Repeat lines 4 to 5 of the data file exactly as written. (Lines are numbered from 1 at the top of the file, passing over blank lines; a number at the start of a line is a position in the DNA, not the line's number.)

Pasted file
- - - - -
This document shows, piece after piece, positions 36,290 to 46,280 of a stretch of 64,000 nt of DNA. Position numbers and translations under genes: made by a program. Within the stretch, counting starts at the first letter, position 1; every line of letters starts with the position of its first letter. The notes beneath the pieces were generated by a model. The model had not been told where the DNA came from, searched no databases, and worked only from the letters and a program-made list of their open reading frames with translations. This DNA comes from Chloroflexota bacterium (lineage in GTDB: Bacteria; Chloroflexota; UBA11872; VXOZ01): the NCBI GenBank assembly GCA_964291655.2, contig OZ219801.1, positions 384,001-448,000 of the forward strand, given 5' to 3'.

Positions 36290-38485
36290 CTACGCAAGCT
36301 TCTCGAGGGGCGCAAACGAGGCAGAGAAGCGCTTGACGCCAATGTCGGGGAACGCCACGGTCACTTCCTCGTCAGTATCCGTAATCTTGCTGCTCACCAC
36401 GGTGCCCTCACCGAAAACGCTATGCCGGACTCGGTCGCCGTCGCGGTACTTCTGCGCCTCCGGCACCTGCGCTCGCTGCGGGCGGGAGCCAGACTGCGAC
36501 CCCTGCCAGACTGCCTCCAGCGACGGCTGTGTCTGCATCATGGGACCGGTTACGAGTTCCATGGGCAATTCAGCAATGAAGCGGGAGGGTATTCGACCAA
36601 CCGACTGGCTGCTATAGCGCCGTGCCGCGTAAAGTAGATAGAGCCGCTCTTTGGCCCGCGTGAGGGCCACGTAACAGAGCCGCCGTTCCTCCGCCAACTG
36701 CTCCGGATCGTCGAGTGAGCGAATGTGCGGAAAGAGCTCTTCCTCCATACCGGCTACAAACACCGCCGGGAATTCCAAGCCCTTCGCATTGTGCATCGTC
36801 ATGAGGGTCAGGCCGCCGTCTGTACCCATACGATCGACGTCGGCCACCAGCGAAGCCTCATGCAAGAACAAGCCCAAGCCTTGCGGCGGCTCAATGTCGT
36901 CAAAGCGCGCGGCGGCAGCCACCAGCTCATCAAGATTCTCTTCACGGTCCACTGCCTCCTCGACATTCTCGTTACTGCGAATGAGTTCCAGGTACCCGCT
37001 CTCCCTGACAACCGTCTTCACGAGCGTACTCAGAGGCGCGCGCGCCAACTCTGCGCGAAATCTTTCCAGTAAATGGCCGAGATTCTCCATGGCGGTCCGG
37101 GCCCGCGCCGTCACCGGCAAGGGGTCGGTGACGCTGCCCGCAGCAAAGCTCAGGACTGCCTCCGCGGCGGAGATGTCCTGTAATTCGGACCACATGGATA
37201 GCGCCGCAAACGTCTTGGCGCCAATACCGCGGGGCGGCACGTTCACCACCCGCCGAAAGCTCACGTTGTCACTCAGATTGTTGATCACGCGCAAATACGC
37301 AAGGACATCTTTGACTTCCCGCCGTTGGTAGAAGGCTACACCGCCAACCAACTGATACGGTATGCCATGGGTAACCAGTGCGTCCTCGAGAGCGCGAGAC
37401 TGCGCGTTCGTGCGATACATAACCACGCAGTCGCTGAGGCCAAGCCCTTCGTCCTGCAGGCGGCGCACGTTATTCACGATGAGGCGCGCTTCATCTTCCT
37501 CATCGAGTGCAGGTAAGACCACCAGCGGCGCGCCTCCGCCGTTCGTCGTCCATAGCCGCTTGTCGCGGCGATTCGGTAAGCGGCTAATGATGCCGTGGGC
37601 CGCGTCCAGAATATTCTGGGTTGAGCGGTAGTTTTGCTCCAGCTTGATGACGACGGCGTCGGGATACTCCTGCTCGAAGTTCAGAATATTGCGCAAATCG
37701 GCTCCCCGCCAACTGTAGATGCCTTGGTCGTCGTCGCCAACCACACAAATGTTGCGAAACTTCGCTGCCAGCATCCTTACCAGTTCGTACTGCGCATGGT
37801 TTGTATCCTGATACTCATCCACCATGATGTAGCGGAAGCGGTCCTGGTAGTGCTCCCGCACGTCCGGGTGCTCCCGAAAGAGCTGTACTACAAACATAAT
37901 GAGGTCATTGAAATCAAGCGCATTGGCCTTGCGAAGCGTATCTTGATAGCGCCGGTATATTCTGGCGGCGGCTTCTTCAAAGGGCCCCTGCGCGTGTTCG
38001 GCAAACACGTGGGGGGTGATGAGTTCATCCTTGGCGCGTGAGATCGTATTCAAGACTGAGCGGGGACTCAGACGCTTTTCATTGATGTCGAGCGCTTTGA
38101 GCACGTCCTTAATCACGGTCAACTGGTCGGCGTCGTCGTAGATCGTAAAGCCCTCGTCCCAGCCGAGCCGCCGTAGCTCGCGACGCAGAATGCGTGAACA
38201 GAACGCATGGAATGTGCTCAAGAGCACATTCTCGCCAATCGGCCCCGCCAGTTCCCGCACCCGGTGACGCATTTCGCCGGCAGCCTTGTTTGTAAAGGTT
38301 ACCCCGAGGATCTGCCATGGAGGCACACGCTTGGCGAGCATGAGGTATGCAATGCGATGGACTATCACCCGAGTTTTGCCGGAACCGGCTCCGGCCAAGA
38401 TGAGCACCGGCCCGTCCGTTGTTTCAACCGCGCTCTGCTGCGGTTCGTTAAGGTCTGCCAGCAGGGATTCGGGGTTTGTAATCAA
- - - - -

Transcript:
36301 TCTCGAGGGGCGCAAACGAGGCAGAGAAGCGCTTGACGCCAATGTCGGGGAACGCCACGGTCACTTCCTCGTCAGTATCCGTAATCTTGCTGCTCACCAC
36401 GGTGCCCTCACCGAAAACGCTATGCCGGACTCGGTCGCCGTCGCGGTACTTCTGCGCCTCCGGCACCTGCGCTCGCTGCGGGCGGGAGCCAGACTGCGAC